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Kaweah Gap, Black Rock Pass, and Deadman Canyon Figure Eight

Day 7 of 9

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Saturday, August 20th
Deadman Canyon to Sugarloaf Meadow
13.7 miles
1330 vertical feet (ascent)
3240 vertical feet (descent)
9:06


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GPX File

While we were getting ready, we saw the same guy who'd passed us early yesterday. He hadn't reached Ranger Meadow as he had hoped, and had camped further up Deadman Canyon. He was now headed down Deadman Canyon. We followed suit later, heading out of camp around 9:50am.

Deadman Canyon in the morning

Creek flowing over granite

Deadman Canyon

The trail starts descending immediately, and the views disappear quickly as we enter the dense forest. We soon passed the Big Bird Lake outlet stream. The trail is never very steep, and levels out as it crosses Ranger Meadow. The meadow is actually at least 3 distinct meadows as far as I could tell, mostly brown this late in the season.

Hiking through Ranger Meadow

Looking back from Ranger Meadow

Ranger Meadow

Ranger Meadow

The creek runs to the right of the meadow, with trees lining the creek. I assume there are some campsites in there. Though it's mostly downhill, it's still a long way (about 7 miles) down to the Roaring River ranger station. We stopped a couple times for a break before we finally reached the station. There's a register here where you can sign in if you like. It looks like the solo hiker before us signed the register (on a 5 day hike), and we did as well. There was no sign of the ranger. In fact we'd only seen two other people on the trail so far today - two people hiking in the opposite direction.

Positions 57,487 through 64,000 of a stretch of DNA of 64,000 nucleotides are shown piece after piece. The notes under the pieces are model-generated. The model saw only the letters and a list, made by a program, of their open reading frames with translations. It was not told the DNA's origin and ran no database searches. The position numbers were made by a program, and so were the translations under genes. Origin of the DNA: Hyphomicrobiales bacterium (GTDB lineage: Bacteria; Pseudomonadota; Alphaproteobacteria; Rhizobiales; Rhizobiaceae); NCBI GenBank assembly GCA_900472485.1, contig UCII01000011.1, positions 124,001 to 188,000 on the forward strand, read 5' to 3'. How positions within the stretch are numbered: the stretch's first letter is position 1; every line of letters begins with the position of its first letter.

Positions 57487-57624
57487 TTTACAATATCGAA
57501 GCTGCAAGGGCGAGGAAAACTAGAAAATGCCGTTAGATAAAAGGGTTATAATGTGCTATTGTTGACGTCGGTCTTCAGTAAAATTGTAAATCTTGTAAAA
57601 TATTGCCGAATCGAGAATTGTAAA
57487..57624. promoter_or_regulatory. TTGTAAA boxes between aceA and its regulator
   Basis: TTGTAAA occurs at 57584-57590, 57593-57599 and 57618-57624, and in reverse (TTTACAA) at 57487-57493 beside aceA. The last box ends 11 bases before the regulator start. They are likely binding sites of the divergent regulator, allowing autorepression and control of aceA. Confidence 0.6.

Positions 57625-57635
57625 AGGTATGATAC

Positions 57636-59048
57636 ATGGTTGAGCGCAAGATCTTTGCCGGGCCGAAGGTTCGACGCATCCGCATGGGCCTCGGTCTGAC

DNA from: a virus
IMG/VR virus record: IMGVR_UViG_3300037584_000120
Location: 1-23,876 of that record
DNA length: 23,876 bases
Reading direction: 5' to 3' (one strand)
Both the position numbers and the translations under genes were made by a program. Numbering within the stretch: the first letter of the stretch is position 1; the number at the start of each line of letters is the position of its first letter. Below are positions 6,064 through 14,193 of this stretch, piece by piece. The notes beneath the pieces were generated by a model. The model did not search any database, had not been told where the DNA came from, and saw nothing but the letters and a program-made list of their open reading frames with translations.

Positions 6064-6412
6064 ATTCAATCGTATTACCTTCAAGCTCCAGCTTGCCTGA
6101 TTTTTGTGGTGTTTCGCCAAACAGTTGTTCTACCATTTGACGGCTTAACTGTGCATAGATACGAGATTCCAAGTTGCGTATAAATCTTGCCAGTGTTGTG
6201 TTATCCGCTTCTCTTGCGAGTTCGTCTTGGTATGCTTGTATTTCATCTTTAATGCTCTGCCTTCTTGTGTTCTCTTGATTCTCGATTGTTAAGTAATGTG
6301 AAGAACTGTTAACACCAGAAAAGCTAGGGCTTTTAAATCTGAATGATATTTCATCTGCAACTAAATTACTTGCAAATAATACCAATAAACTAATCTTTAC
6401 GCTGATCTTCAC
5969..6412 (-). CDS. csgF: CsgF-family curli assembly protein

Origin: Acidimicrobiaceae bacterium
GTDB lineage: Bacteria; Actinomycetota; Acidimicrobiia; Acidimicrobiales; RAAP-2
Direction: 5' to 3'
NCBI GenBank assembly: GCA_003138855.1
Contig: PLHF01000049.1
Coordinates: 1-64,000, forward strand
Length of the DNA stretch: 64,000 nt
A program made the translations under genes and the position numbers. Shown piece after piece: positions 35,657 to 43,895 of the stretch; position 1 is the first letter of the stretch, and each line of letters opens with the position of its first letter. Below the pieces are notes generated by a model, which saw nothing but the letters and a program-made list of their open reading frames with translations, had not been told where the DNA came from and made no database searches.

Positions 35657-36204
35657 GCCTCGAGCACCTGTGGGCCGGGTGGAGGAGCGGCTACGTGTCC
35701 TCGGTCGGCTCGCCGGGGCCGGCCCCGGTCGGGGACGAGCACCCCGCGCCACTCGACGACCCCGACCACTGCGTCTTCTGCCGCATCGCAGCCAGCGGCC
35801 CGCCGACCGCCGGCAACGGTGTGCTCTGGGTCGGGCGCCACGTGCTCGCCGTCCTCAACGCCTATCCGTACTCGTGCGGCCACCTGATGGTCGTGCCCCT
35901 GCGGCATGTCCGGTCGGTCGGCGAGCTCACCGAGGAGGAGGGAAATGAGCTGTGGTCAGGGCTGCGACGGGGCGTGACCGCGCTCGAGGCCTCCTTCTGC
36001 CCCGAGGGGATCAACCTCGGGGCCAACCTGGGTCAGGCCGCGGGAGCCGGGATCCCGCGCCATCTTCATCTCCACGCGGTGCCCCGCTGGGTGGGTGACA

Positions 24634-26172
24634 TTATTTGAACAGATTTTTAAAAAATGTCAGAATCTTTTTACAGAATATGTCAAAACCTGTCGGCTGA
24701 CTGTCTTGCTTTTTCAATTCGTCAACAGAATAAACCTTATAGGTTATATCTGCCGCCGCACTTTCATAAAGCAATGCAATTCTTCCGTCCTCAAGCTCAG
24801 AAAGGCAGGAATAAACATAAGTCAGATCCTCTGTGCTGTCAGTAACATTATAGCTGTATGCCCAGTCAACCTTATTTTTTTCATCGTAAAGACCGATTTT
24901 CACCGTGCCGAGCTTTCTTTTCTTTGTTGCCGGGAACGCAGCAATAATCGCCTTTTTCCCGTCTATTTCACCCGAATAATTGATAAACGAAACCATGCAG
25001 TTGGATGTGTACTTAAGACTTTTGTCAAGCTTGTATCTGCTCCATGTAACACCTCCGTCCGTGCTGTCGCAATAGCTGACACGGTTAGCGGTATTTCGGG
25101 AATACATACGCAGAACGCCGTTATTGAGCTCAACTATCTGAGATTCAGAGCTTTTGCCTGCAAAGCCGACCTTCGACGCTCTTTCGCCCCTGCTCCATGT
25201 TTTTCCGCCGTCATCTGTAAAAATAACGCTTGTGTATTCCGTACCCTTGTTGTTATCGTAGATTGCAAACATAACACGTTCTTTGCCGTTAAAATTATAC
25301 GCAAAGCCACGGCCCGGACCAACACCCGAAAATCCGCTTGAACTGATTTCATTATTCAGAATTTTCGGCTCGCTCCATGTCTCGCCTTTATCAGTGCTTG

Looking back from Ranger Meadow

Ranger Meadow

Looking back from Ranger Meadow

Looking back from Ranger Meadow

Looking back across Ranger Meadow

Descending lower Deadman Canyon

Forest in lower Deadman Canyon

Roaring River ranger station

The trail now follows the river to the west. We thought about stopping at some point for a break and to filter some water, but we couldn't find a good spot to break. Eventually the trail heads away from the river and up and over a little hill. At the bottom of that hill the trail crosses Ferguson Creek, where we stopped briefly to filter some water.

View to the west from the trail before Ferguson Creek

From here it was up and down on very sandy trails the rest of the way. We soon reached Sugarloaf Creek, where a large group, maybe 15 people were camping next to each other. The creek itself didn't look like it was flowing much, but there was some water. We kept going, starting to look for a camp site.

Try as we might, we couldn't find any decent sites. It was getting on toward 7pm and we were about to accept the fact that we'd have to go all the way to Sugarloaf Meadow. But then we saw a little hill that looked promising. We didn't find a great spot to camp there, but we did find a decent spot nearby. Finding water was another issue. I used my ears and followed the sounds of the water, eventually finding a good water source -- except I had to walk over several downed trees to get there. Many of those trees had limbs pointing skyward, threatening to impale me if I made a mis-step. It was not a pleasant experience, and I had to get water three times (twice tonight, and again tomorrow morning). But at least we had a decent site and could rest for the night. It goes without saying that we had the place to ourselves.


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